Like the first report, this one stems from a collaboration among experts from universities, government, and the nonprofit sector. Water-Smart Power reflects comprehensive new research on the water implications of electricity choices in the U.S. under a range of pathways, at national, regional, and local levels. The report aims to provide critical information to inform decisions on U.S. power plants and the electricity supply, and motivate choices that safeguard water resources, reduce carbon emissions, and provide reliable power at a reasonable price—even in the context of a changing climate and pressure on water resources.
Our examination of today’s electricity-water landscape reveals prominent challenges:
• Energy-water collisions are happening now. Because of its outsized water dependence, the U.S. electricity sector is running into and exacerbating growing water constraints in many parts of the country. The reliance of many power plants on lakes, rivers, and groundwater for cooling water can exert heavy pressure on those sources and leave the plants vulnerable to energy-water collisions, particularly during drought or hot weather. When plants cannot get enough cooling water, for example, they must cut back or completely shut down their generators, as happened repeatedly in 2012 at plants around the country.
• As the contest for water heats up, the power sector is no guaranteed winner. When the water supply has been tight, power plant operators have often secured the water they need. In the summer of 2012, for example, amid soaring temperatures in the Midwest and multiple large fish kills, a handful of power plant operators received permission to discharge exceptionally hot water rather than reduce power output. However, some users are pushing back against the power sector’s dominant stake. In Utah, for example, a proposal to build a 3,000-MW nuclear power plant fueled grave concerns about the impact of the plant’s water use. And in Texas, regulators denied developers of a proposed 1,320-MW coal plant a permit to withdraw 8.3 billion gallons (25,000 acre-feet) of water annually from the state’s Lower Colorado River.
Climate change complicates matters
Energy-water collisions are poised to worsen in a warming world as the power sector helps drive climate change, which in turn affects water availability and quality. Climate change is already constraining or altering the water supply in many regions by changing the hydrology. In the Southwest, for example, where the population is growing rapidly and water supply is typically tight, much of the surface water on which many water users depend is declining. Scientists expect rising average temperatures, more extreme heat, and more intense droughts in many regions, along with reductions in water availability. These conditions—heightened competition for water and more hydrologic variability—are not what our power sector was built to withstand. However, to be resilient, it must adjust to them.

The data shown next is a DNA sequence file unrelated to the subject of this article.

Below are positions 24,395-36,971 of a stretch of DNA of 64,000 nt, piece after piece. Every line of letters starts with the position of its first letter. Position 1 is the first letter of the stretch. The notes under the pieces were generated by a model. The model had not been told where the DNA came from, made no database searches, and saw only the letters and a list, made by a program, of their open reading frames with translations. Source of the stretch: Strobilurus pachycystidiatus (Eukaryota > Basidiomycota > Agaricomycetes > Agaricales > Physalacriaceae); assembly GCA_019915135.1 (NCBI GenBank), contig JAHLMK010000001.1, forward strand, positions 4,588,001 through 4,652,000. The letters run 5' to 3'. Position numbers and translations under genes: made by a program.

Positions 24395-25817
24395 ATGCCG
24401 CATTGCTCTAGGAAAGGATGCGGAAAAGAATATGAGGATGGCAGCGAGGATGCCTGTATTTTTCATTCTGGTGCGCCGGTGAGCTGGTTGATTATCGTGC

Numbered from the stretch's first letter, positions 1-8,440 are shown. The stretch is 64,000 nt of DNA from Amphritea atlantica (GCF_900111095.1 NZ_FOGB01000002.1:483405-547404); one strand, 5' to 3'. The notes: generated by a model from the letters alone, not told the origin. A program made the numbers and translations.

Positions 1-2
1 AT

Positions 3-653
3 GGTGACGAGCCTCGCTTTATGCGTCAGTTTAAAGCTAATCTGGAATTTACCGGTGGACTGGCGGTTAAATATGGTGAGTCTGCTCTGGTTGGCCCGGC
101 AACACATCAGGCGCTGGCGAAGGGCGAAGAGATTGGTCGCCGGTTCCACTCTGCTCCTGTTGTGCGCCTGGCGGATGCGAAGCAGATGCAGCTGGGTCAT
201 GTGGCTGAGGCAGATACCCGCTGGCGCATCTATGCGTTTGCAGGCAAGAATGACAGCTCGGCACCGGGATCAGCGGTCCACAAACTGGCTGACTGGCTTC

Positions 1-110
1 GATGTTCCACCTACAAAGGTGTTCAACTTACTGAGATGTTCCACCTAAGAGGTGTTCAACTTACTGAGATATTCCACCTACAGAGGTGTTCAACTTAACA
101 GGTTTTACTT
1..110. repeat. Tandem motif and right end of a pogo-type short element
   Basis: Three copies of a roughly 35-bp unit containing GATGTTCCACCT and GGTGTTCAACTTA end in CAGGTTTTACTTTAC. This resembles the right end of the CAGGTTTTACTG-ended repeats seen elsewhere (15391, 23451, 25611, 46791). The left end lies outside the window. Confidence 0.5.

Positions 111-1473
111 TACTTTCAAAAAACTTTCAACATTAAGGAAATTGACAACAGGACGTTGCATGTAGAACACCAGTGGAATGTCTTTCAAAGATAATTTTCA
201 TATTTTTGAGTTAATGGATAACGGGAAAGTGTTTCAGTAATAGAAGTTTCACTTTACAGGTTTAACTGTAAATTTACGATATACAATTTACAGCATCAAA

Change is under way
Building an electricity system that can meet the challenges of the twenty-first century is a considerable task. Not only is the needed technology commercially available now, but a transition is also under way that is creating opportunities for real system-wide change.
The U.S. power sector is undergoing rapid transformation. The biggest shift in capacity and fuel in half a century is under way, as electricity from coal plants shrinks and power from natural gas and renewables grows. Several factors are spurring this transition to a new mix of technologies and fuels. They include the advanced age of many power plants, expanding domestic gas supplies, and low natural gas prices, state renewable energy and efficiency policies, new federal air-quality regulations, and the relative costs and risks of coal-fired and nuclear energy.
Read the rest of the executive summary here:
Filed Under: News, Policy